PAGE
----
HDPE (High-Density Polyethylene)
HDPE is a sturdy plastic typically used to make primary packaging like bottles and food storage containers. HDPE is corrosion resistant, chemical resistant, strong, resistant to fairly high temperatures and recyclable.
LDPE (Low-Density Polyethylene)
LDPE is a thermoplastic similar to HDPE. Used for primary and secondary product packaging (ex. juice cartons, milk cartons, plastic wrap), LDPE tends to be flexible and corrosion resistant. It is also recyclable, though it is not recycled as often as it should be.
PET (Polyethylene Terephthalate)
Known more commonly as polyester, PET, or PETE, is another sturdy thermoplastic. It is used quite frequently for primary and secondary packaging (ex. bottles, flexible food packaging).
Manufacturers also frequently use paperboard and fiberboard for primary and secondary packaging. Sometimes, they use glass, as well as metals like: aluminum and aluminum foil.
Paperboard, also known as cardboard, is a thick paper-based material. Lightweight, strong and easy to cut, paperboard is often made into cartons and boxes. These paperboard products may serve as either primary or secondary packaging, depending on the application.
The term “fiberboard” generally refers to a wood product made from wood fibers. Sometimes in packaging, though, it also refers to corrugated fiberboard for boxes. Corrugated fiberboard is a paperboard product. Either way. Fiberboard is strong, rigid and resistant to tears, bending, crushing, impact, etc. In packaging, fiberboard is used for secondary packaging.
Glass is a non-crystalline amorphous solid. It is transparent and available in a wide range of thicknesses, refraction indexes, impact resistance levels, tensile strengths, etc. Also, it can be modified to be more or less chemical and corrosion resistant. Generally speaking though, it is very inert. In contract packaging, glass is used to create primary packaging products like glass jars and glass bottles.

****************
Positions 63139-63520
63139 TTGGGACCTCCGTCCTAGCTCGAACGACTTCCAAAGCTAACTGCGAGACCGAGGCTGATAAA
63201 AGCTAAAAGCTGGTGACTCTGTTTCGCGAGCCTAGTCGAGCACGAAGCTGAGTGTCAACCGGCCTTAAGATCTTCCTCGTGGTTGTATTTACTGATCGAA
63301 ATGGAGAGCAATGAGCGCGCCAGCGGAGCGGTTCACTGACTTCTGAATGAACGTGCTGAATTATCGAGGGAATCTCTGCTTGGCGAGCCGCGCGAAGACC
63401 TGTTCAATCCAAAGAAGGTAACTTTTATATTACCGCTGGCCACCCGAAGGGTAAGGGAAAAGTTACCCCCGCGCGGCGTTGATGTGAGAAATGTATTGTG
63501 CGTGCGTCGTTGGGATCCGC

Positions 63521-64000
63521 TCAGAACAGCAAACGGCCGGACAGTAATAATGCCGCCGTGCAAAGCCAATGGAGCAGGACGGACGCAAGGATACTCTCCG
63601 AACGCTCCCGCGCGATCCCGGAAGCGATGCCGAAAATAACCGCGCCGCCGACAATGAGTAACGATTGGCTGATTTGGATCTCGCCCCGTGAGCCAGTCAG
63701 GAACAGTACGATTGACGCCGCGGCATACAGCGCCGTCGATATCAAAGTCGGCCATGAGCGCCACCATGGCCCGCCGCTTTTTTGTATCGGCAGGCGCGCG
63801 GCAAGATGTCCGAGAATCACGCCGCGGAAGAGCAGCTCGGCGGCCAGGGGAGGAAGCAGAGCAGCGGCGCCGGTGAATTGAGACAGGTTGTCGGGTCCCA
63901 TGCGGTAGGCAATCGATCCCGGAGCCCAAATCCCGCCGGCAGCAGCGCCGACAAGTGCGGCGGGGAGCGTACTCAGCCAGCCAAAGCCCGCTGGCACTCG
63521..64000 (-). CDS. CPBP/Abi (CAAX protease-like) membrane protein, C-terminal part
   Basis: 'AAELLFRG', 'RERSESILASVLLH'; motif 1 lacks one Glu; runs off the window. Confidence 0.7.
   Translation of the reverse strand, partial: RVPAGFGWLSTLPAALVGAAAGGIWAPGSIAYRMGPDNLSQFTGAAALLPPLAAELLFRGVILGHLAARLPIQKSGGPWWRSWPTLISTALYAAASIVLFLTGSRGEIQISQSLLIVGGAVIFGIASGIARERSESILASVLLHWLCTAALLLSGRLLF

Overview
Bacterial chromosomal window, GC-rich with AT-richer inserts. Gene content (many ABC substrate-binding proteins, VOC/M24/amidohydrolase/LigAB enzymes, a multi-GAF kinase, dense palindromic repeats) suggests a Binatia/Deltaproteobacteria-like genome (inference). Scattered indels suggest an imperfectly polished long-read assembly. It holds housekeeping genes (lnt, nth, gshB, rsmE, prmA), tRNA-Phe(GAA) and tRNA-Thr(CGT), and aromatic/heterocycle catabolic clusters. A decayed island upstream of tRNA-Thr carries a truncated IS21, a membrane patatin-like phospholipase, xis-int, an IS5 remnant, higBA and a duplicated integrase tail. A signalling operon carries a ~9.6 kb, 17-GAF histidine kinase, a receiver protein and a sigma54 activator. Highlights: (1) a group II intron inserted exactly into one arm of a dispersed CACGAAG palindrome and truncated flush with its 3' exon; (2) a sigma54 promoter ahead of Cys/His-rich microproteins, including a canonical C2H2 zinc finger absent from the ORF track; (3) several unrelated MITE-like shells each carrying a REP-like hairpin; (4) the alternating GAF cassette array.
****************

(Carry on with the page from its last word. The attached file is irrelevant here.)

Aluminum is an element and non-ferrous metal, known to be leak resistant, corrosion resistant and good retainer of both cold and heat. In packaging, it is mostly used to make aluminum foil, cans and containers.
Aluminum foil, made from aluminum, is a form of primary packaging. It helps keep food and other goods safe by shielding them from outside elements. Such elements include moisture, sunlight, dirt and other contaminants.
Service Details and Design
Contract packaging services begin with package classification. Service providers analyze whether their clients need primary, secondary or tertiary packaging services.
Then, service providers identify and take into account several different application requirements/specifications. These include: marketing, shelf life, quality assurance, packaging regulations, labeling and graphic design, application environment, end-use, child safety regulations, packaging job volume, budget and timelines. Using these considerations, they make decisions on details like: packaging material, packaging design, packaging size, labels, etc. Often, they design the packaging using CAD, document automation and/or rapid prototyping.